The Army has identified two soldiers with vaping-related lung injuries that match the Center for Disease Control’s definition of the illness commonly associated with black market vaping products that contain THC, the main psychoactive compound in marijuana.

The cases came to public light roughly a week after Base Exchanges on Army, Air Force and Navy installations removed e-cigarettes and vaping products from their shelves on Oct. 1, following recent deaths and illnesses associated with vaping.

“Both cases are in active-duty soldiers — one case is in a soldier located in the United States, and the other case is in a soldier stationed overseas,” John Resta, director of the U.S. Army Public Health Center, said in a statement.

“In the stateside case, the soldier has been treated and released. The soldier who is stationed overseas is still being treated,” Resta added.

The Army Public Health Center is monitoring all Army medical treatment facilities for more cases. The Army is the first service branch to report cases of the illness, the Wall Street Journal first reported.

Citing patient privacy, the Army Public Health Center declined to discuss which bases the two soldiers with the illness were assigned.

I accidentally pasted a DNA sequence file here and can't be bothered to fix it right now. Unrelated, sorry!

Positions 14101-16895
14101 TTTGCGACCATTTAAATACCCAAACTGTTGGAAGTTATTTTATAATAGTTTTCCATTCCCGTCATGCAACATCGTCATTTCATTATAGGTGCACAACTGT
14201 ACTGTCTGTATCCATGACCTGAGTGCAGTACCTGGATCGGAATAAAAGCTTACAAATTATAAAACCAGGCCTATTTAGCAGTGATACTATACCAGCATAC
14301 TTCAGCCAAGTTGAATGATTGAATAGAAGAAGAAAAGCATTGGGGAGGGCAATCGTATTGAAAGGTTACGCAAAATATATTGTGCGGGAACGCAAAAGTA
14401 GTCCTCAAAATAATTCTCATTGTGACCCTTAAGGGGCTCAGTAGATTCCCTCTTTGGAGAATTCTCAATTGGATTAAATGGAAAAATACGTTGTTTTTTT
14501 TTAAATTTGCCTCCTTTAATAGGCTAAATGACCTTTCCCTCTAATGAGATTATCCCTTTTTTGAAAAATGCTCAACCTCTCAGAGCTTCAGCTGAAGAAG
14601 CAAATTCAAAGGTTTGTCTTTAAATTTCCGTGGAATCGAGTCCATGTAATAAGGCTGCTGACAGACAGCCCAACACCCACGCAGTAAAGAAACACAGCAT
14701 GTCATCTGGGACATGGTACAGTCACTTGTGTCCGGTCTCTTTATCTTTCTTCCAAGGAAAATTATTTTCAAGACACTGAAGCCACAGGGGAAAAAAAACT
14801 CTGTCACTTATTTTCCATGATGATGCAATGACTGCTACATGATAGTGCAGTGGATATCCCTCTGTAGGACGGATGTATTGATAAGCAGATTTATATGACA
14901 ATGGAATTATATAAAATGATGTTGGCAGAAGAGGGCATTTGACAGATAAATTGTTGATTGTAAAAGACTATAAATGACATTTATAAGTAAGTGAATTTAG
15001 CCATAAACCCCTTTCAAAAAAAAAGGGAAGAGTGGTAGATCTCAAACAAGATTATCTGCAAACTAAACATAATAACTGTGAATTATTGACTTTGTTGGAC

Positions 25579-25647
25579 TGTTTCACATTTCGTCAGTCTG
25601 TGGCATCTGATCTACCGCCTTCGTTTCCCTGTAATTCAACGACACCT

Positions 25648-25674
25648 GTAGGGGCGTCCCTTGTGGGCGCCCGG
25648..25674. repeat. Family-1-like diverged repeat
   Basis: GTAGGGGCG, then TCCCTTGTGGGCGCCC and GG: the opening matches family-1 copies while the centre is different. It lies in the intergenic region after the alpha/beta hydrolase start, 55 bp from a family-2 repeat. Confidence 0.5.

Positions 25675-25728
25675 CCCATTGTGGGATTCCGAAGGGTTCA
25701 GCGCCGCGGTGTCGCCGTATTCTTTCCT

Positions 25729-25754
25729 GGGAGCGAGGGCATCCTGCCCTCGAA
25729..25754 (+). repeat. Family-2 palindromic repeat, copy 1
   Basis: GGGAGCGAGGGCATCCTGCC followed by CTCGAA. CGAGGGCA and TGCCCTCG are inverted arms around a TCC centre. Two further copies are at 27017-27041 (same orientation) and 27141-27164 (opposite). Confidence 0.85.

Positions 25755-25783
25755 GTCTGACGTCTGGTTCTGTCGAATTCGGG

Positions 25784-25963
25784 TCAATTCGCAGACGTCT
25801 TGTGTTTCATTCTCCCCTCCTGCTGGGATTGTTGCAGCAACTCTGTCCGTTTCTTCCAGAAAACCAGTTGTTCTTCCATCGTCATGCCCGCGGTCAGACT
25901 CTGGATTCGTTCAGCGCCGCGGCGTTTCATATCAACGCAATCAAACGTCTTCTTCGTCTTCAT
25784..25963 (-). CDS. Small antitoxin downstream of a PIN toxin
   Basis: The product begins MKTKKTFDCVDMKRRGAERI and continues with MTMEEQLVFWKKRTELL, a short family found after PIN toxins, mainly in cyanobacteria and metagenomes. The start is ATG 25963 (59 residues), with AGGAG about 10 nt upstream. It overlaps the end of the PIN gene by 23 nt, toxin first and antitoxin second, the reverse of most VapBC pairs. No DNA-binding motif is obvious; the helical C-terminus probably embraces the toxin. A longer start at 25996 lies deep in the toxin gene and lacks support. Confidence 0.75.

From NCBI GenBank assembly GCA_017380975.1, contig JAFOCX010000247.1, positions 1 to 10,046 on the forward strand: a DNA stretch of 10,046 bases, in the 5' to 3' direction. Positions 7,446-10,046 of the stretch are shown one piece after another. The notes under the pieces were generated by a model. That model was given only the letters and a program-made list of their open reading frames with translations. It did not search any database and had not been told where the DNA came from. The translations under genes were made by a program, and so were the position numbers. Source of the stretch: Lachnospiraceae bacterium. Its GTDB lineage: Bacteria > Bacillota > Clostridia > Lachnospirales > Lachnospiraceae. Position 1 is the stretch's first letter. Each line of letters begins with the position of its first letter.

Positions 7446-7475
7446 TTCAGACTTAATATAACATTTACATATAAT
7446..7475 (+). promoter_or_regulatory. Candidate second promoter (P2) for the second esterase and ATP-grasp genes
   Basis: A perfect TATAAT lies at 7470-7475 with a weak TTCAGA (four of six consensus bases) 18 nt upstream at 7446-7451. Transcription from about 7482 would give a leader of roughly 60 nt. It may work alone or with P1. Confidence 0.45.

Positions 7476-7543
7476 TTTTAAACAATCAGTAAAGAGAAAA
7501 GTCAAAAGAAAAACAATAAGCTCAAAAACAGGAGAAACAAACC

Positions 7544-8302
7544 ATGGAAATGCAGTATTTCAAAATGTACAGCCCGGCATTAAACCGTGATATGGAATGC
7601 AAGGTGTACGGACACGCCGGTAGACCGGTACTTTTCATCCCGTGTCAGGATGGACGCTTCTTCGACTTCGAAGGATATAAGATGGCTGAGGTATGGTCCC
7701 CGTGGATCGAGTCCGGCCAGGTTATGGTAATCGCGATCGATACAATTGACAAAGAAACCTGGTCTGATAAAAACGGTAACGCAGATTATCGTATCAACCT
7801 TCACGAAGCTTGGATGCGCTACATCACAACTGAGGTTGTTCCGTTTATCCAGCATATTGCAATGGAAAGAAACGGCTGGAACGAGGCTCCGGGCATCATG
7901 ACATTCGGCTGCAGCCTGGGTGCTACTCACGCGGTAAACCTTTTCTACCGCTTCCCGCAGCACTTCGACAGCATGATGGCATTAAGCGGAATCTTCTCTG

Chanel S. Weaver, a spokeswoman for the center, said that an Army public health investigation is ongoing and coordinating with the CDC.

The CDC, in partnership with the Food and Drug Administration and local health departments, have been investigating the multi-state outbreak of lung injury associated with the use of vaping products.

As of Oct. 1, more than 1,000 lung injury cases associated with vaping products have been reported to the CDC from 48 states and one U.S. territory.

Eighteen deaths have been confirmed in 15 states, according to an Oct. 3 advisory from the CDC. Most patients report a history of using THC-containing products.

“The latest national and regional findings suggest products containing THC play a role in the outbreak,” the CDC advisory reads.

That being said, no single product or substance has been linked to all lung injury cases, the CDC advisory states.

“The outbreak is occurring in the context of a dynamic marketplace for e-cigarette, or vaping, products, which may have a mix of ingredients, complex packaging and supply chains, and include potentially illicit substances,” the advisory adds. "Users may not know what is in their e-cigarette or e-liquid solutions. Many of the products and substances can be modified by suppliers or users."

More information is needed to know whether one or more vaping product or substance is responsible for the outbreak.

The Army Public Health Center issued a public health alert Sept. 10 warning soldiers and their families “who do not currently use tobacco products to avoid all e-cigarette and vaping products, particularly those sold off the street or modified to add any substances not intended by the manufacturer.”